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In part 2 of the ODX HOMA2 Series we continue our exploration of the HOMA2 calculator by examining HOMA2-%B - an amazing way to gauge the beta cell output of insulin from the pancreas
The beta cells of the pancreatic islets are responsible for production and secretion of insulin. Beta cells have a small capacity to store insulin, and the stored insulin is secreted immediately upon elevation of blood glucose levels, causing a resultant short-term increase in blood insulin levels.
Reduced insulin release in this initial phase is the earliest known detectable indicator of beta cell dysfunction, and is an independent predictor of Type 2 Diabetes.
Traditionally, the Oral Glucose Tolerance Test is used to assess for diabetes, insulin resistance, and impaired beta cell function, however it does not have the capacity to distinguish between peripheral insulin resistance and a reduced capacity of the pancreatic beta-cell to produce insulin. The HOMA2 (Homeostasis Model Assessment) calculator can therefore be used to provide a more detailed picture of physiologic changes, and treatment can be directed accordingly.
The HOMA2 calculator is a tool used to express the degree of insulin sensitivity and insulin resistance in the patient from the following biomarkers: Fasting Blood Glucose, Fasting Insulin and/or C-Peptide.
The secretory capacity of the pancreatic islet beta cells is expressed by the HOMA2 calculator as HOMA2-%B, where the higher the value, the more insulin the beta cells have to secrete to respond to blood glucose levels.
Evidently, the HOMA2-%B measure is directly linked to the level of insulin resistance in the patient, as expressed by the HOMA2-IR measurement, and as such, assessment of HOMA2-%B without also assessing HOMA2-IR will not give a complete picture of metabolic state.
Is there a normal range for HOMA2 values?
According to the Diabetes Trials Unit, the creators of the HOMA2 calculator "There is no absolute value for HOMA indices. These will depend on the specific assays used for glucose, insulin and C-peptide. Because of this, there are no defined thresholds for ‘normal’ vs. ‘abnormal’ values. Please see the following document for further details."
That being said, there is evidence that there is evidence that a normal-weight, healthy person younger than 35 years old with no insulin resistance and normal functioning beta cells will have a HOMA2-%B measurement of 100.
Implications of high HOMA2-%B levels focusing on the "dysfunctions" as much as the pathology
In the initial stages of insulin resistance, where an increasing level of insulin is required to respond to blood glucose levels, HOMA2-%B measurement will INCREASE, representing the increased activity of the beta cells, and the increased insulin being secreted.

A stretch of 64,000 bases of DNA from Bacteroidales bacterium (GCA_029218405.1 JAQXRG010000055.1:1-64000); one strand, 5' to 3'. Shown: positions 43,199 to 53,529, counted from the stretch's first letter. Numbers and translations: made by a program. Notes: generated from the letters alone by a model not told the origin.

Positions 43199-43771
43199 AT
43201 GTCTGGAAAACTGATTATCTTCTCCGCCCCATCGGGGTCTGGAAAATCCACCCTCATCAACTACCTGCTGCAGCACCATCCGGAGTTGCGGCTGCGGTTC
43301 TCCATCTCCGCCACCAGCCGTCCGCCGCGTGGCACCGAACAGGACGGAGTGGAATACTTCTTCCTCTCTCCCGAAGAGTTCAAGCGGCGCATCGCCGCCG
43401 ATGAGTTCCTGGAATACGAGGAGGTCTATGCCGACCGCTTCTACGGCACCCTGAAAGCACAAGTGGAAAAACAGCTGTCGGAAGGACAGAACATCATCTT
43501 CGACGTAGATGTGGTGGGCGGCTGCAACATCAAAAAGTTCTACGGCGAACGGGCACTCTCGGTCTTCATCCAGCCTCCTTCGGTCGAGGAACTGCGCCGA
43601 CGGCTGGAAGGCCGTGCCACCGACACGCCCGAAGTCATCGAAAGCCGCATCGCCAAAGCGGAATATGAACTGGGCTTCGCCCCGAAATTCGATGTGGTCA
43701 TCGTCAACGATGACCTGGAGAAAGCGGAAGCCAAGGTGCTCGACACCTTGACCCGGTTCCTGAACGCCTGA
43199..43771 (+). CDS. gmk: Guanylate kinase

Elevated HOMA2-%B measurements in addition to elevated HOMA2-IR measurements is indicative of pre-diabetes, and dietary and lifestyle intervention should be initiated.
Implications of low HOMA2-%B levels focusing on the "dysfunctions" as much as the pathology
After prolonged, untreated insulin resistance and overactivity of beta cells, the beta cells will lose their capacity to maintain an increased activity level, beta cell function and insulin production will decline, and this will be expressed by a DECREASE in the HOMA2-%B measurement.
A decreasing HOMA2-%B measurement (decline of beta cell function and insulin secretion), in addition to an elevated HOMA2-IR measurement (rising level of insulin resistance) is indicative of progression to Type 2 Diabetes Mellitus.
Is HOMA2-%B included in the Optimal DX software?
Yes! Optimal DX now gives our users the ability to add the 3 HOMA2 calculations to their patient’s Functional Health Reports.
Song, Young Seok et al. “Comparison of the Usefulness of the Updated Homeostasis Model Assessment (HOMA2) with the Original HOMA1 in the Prediction of Type 2 Diabetes Mellitus in Koreans.” Diabetes & metabolism journal vol. 40,4 (2016): 318-25.
Wallace, Tara M et al. “Use and abuse of HOMA modeling.” Diabetes care vol. 27,6 (2004): 1487-95.
Matthews DR, Hosker JP, Rudenski AS, Naylor BA, Treacher DF, Turner RC. Homeostasis model assessment: insulin resistance and beta-cell function from fasting plasma glucose and insulin concentrations in man. Diabetologia. 1985;28(7):412-9.
Caumo, Andrea et al. “New insights on the simultaneous assessment of insulin sensitivity and beta-cell function with the HOMA2 method.” Diabetes care vol. 29,12 (2006): 2733-4.
Levy JC, Matthews DR, Hermans MP. Correct homeostasis model assessment (HOMA) evaluation uses the computer program. Diabetes Care. 1998;21(12):2191-2.
Susan E. Manley, Irene M. Stratton, Penelope M. Clark, and Stephen D. Luzio. Comparison of 11 Human Insulin Assays: Implications for Clinical Investigation and Research. Clinical Chemistry 2007;53:5 922–932.
Interpretation of HOMA Indices https://www.dtu.ox.ac.uk/homacalculator/HOMANoNormalRange.pdf